"With organizations looking to justify each and every permanent headcount, we would expect the majority of requirements for project initiatives to be offered as contract opportunities," the survey noted.

The human resource agency, which offers recruitment services for mid- to senior-level IT positions, anticipates that candidates applying for these jobs will warm up to contract roles as the perceived job security that permanent positions offers, lessens during the recession.

On whether this employment practice will continue after the recession, Adam Bowden, manager of the recruiter's IT commerce division, noted that it is too soon to determine either way.

However, Bowden told ZDNet Asia in an interview, the recession could be "a launch pad for continued acceptance" of contract employment after the economy turns for the better.

According to the Robert Walters report, demand for candidates with experience in project management, service delivery, business analysis, network implementation and infrastructure consolidation, will be particularly strong throughout 2009.

Bowden said projects resulting from the S$1.14 billion (US$749 million) worth of infocomm tenders that the Singapore government announced last year, will also boost the popularity of contract jobs in the island-state.
"Also, when the Youth Olympic Games comes to Singapore in 2010, contract-based tech skills will be required for that as well," Bowden said.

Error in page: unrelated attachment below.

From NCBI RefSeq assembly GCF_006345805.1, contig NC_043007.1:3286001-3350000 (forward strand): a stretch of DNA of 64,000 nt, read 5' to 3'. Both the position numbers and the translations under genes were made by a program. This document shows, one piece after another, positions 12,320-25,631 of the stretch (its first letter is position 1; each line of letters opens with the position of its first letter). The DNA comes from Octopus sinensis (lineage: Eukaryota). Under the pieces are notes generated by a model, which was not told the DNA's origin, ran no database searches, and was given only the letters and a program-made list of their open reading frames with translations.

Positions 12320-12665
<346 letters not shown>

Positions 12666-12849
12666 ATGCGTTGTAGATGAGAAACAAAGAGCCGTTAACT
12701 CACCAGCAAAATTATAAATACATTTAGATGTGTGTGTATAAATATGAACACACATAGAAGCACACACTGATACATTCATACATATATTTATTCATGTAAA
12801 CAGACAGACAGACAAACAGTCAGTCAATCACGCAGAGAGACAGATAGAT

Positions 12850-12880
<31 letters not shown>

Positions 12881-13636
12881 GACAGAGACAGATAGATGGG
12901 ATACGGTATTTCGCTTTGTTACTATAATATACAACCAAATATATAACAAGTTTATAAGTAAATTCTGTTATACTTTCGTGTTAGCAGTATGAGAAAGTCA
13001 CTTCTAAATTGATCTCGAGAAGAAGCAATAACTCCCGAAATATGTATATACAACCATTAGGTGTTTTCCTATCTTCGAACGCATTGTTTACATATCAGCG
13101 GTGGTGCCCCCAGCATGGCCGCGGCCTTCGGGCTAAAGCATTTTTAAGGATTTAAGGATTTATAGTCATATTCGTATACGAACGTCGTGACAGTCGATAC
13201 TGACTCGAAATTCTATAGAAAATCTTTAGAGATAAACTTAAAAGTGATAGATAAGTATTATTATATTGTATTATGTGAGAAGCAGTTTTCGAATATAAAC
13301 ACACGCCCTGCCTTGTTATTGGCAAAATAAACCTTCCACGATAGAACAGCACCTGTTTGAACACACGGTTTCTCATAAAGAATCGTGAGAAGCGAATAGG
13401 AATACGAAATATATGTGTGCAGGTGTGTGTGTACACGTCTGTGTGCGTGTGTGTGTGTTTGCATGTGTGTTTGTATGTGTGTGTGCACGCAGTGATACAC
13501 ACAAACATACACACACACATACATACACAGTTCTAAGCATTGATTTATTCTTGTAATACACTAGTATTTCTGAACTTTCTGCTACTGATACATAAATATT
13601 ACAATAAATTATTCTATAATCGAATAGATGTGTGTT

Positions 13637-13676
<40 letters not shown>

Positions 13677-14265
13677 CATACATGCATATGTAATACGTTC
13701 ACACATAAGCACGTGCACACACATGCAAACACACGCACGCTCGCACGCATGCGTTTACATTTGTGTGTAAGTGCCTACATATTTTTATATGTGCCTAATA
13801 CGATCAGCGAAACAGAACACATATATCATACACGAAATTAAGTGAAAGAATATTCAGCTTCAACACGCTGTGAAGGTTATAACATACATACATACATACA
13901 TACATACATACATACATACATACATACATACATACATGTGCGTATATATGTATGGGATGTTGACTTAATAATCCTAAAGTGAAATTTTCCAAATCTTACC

Slower hiring rate
Not surprisingly, Robert Walters expects slower recruitment this year in Singapore's financial services sector, where salaries are likely to be static or to rise only moderately.

Despite the decline, the recruitment firm anticipates continued demand by the sector for candidates with experience in service delivery, project management, risk and regulatory applications, systems architecture, application support and infrastructure operations.

As organizations in the manufacturing, logistics, pharmaceuticals and petrochemical sectors move toward outsourcing non-core IT functions, Robert Walters expects to see headcount reductions in this area, particularly at the junior to mid-level.

For job candidates, the silver lining is that as outsourcing becomes more prevalent, user organizations will look for candidates with experience in vendor, contract and relationship management, when recruiting mid- to senior-level IT professionals in 2009.

According to the survey, there will be high demand for experienced SAP consultants, service delivery managers and quality assurance professionals.
READ MORE - More contract IT jobs expected in S'pore

DNS Still Less than Secure